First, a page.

SHOULD THE 1990 Census count be "adjusted" to account for people the Census takers are believed to miss? Some statisticians who believe they can measure the Census undercount accurately, and politicians whose states and districts stand to gain from adjustments, are arguing that adjustments should be made. But any monkeying with the actual head count is open to political abuse and threatens the integrity of government statistics.
It is generally accepted that the Census Bureau never quite succeeds in counting everyone and that it misses some kinds of people -- notably young black males -- more than others. The Census Bureau worked hard in 1980 to reduce the undercount, and statisticians believe that it now amounts to about 1 percent of the nation's total population. It means that poor urban areas tend to be slightly underrepresented in legislative districting and that central cities lose money in federal aid pegged to Census data.
The Census Bureau is currently required to report within one year of its April 1990 head count the results that will be used for political redistricting and for allocating federal monies. The problem with adjusting these results to reflect any undercount is that there will always be disagreement over just how they should be adjusted. Statisticians have their arguments, and even their best estimates have margins of error, which grow larger when you move from statewide figures to block-by-block results. The head count, in contrast, is a specific number not subject to manipulation. Once the Census Bureau starts down the slippery slope of adjusting Census returns, where will it stop? It's not hard to imagine a congressional subcommittee chairman insisting on a new adjustment method that would swell his district's population and his city's coffers. Big-city mayors and central city congressmen are already the strongest political constituency for adjusting the head count results, and they have strong political and fiscal incentives to get the populations of their constituencies revised as far upward as possible.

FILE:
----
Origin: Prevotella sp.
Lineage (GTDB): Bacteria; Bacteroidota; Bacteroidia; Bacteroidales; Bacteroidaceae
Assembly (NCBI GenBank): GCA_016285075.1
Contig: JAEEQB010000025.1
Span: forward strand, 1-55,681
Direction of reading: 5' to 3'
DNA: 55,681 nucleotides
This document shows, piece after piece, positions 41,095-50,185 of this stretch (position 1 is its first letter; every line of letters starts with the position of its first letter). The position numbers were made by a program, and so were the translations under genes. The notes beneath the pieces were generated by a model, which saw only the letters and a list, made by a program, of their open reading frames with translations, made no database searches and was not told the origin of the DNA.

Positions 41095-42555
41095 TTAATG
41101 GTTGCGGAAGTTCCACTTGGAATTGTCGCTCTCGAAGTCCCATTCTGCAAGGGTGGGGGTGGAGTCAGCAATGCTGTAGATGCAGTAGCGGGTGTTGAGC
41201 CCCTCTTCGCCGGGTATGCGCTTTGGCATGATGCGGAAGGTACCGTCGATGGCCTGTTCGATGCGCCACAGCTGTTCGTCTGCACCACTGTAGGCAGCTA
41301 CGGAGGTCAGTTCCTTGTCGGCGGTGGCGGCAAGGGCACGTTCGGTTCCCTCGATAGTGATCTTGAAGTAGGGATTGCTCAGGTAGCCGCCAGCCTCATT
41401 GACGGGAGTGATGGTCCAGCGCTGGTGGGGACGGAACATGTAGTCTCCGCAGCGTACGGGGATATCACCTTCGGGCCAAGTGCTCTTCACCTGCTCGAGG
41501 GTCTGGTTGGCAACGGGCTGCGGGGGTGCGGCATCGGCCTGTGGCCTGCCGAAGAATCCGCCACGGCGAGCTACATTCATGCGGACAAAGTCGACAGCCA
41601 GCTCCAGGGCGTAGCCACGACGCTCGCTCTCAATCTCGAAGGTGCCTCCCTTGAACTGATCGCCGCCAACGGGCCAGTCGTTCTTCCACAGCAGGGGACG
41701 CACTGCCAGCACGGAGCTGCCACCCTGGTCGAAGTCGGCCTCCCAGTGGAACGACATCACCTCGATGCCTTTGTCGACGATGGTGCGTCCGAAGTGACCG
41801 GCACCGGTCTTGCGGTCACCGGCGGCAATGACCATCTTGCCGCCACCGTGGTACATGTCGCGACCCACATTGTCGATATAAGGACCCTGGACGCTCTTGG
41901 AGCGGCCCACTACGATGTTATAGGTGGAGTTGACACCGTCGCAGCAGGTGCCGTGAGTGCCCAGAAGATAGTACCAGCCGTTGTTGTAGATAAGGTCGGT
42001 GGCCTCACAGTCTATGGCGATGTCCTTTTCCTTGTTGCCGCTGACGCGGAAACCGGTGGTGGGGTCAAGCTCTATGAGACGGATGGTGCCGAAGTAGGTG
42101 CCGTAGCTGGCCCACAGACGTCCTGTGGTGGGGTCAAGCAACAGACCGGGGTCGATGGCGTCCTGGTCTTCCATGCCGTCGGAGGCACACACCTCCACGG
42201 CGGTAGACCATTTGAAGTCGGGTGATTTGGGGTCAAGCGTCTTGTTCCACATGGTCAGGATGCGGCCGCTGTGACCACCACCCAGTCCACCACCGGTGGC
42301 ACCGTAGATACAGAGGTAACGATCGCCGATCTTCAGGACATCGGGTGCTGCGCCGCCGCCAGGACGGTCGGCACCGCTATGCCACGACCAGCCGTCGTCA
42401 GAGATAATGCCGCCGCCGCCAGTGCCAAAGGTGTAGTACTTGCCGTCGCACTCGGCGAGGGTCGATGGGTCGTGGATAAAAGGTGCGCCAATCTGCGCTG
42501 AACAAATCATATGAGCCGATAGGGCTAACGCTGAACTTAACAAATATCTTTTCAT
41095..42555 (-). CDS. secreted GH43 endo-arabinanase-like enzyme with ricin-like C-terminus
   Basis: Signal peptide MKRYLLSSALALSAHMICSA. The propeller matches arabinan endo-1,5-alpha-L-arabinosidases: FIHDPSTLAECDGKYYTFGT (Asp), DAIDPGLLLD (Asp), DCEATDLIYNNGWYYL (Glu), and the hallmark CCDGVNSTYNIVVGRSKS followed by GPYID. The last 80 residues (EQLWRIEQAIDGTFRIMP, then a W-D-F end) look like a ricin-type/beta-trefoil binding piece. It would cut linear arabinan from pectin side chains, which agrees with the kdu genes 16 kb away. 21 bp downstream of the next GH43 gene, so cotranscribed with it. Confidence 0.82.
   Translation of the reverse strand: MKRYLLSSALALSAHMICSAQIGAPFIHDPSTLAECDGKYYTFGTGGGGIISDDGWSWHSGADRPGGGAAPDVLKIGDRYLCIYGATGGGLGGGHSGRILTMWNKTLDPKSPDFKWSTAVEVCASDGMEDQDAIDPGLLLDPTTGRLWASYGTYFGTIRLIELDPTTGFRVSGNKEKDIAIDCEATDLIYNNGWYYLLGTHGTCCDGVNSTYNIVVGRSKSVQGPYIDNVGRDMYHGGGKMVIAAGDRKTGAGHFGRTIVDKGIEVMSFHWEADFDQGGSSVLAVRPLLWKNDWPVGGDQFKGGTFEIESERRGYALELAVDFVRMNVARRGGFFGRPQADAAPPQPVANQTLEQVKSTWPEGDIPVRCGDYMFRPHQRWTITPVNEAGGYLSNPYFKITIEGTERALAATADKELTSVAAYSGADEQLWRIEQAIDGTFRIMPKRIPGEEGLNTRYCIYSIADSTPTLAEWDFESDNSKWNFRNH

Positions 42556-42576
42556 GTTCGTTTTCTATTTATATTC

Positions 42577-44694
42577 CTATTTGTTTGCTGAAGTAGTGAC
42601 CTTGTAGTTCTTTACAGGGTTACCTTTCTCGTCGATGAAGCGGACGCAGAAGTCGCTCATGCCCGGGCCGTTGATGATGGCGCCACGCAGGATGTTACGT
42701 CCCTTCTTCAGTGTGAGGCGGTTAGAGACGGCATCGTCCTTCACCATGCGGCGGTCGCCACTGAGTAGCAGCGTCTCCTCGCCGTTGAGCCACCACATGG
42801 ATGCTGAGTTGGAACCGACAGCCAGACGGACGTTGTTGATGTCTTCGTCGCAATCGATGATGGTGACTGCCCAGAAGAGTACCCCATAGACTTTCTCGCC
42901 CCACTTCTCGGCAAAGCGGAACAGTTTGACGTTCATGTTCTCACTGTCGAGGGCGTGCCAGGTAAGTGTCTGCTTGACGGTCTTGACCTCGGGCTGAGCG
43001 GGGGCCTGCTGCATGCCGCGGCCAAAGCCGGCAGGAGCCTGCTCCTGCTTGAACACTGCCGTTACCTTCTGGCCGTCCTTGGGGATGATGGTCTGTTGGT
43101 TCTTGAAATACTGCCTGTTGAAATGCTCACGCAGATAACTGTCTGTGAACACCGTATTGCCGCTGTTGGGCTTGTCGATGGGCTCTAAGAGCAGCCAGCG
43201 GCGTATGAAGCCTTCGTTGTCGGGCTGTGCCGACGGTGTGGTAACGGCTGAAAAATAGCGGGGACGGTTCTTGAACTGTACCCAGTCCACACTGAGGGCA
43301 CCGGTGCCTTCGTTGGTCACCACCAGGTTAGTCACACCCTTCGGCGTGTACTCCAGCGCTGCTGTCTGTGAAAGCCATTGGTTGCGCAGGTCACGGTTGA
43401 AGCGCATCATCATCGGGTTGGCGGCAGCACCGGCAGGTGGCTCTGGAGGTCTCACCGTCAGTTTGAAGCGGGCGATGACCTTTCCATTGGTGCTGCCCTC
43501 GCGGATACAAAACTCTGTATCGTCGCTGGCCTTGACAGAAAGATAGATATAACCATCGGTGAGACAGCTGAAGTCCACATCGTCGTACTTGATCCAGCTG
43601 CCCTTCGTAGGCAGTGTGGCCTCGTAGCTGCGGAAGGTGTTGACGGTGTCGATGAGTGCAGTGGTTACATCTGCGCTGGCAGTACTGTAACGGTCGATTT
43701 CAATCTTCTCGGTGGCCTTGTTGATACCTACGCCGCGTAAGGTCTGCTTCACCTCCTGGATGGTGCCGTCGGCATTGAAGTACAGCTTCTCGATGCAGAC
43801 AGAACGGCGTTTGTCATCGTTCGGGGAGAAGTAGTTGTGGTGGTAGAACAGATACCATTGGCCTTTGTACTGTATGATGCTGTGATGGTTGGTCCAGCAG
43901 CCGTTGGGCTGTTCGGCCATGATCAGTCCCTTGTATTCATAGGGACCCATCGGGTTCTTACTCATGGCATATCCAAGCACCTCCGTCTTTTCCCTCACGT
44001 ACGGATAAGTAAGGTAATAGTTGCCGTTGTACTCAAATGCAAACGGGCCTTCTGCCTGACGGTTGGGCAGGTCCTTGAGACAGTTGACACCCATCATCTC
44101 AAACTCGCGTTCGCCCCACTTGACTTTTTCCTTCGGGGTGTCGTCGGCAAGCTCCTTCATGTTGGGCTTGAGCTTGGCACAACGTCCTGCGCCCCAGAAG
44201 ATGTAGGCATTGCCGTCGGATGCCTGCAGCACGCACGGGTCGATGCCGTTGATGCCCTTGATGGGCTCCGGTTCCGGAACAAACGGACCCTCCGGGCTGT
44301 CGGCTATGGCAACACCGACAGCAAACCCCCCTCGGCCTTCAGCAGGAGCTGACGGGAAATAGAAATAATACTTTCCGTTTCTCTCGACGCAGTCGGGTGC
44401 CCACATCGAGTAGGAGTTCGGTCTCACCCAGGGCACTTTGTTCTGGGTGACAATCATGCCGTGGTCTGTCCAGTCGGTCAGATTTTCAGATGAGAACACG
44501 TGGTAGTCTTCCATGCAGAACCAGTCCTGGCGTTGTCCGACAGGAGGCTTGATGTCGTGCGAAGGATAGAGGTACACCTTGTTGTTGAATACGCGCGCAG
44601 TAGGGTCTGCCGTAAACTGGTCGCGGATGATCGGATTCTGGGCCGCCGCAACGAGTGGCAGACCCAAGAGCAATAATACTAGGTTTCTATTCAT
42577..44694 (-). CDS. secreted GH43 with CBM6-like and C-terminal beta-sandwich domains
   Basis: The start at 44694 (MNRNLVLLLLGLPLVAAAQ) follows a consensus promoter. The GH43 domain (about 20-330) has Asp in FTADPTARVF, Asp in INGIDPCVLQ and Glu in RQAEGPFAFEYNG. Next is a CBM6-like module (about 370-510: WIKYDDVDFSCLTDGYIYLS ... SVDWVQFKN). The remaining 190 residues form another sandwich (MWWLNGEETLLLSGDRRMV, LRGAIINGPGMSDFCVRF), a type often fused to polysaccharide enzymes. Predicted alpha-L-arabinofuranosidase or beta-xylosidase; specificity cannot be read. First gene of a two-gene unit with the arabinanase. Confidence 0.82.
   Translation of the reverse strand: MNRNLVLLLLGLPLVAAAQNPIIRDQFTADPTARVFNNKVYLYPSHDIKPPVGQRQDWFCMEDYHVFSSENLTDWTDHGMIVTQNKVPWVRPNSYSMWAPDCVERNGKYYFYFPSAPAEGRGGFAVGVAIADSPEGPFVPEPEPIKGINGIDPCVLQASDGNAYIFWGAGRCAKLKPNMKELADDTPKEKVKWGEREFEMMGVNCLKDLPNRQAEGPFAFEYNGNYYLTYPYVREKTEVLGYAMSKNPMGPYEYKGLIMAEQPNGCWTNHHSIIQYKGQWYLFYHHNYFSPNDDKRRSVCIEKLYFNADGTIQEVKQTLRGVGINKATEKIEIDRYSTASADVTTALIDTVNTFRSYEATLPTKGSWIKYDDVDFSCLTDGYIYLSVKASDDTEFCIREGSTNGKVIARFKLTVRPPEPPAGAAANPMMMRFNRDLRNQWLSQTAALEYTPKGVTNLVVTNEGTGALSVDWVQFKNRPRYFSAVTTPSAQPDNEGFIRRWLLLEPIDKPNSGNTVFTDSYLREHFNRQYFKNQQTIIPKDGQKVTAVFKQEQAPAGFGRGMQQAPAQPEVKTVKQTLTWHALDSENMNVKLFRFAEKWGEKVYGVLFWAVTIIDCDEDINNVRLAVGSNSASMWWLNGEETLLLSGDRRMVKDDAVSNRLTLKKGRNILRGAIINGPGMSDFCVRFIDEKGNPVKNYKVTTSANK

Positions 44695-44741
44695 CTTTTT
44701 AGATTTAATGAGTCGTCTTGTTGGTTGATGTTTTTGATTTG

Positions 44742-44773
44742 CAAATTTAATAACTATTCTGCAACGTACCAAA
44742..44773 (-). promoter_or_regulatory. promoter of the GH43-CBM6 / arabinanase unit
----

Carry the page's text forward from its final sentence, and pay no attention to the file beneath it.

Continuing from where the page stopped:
The 1990 Census will be the 21st conducted by the federal government. The Census Bureau has a notable record of freedom from political interference; in World War II it refused to breach the confidentiality of its records when the Army wanted to find residents of Japanese descent. The proposals for adjustment of Census results could lead to political manipulation of the Census counts and destruction of the integrity of an admirable governmental institution. Those who feel the big cities are not getting their due share of federal funds will have to find a remedy that does not hang on tampering with the Census.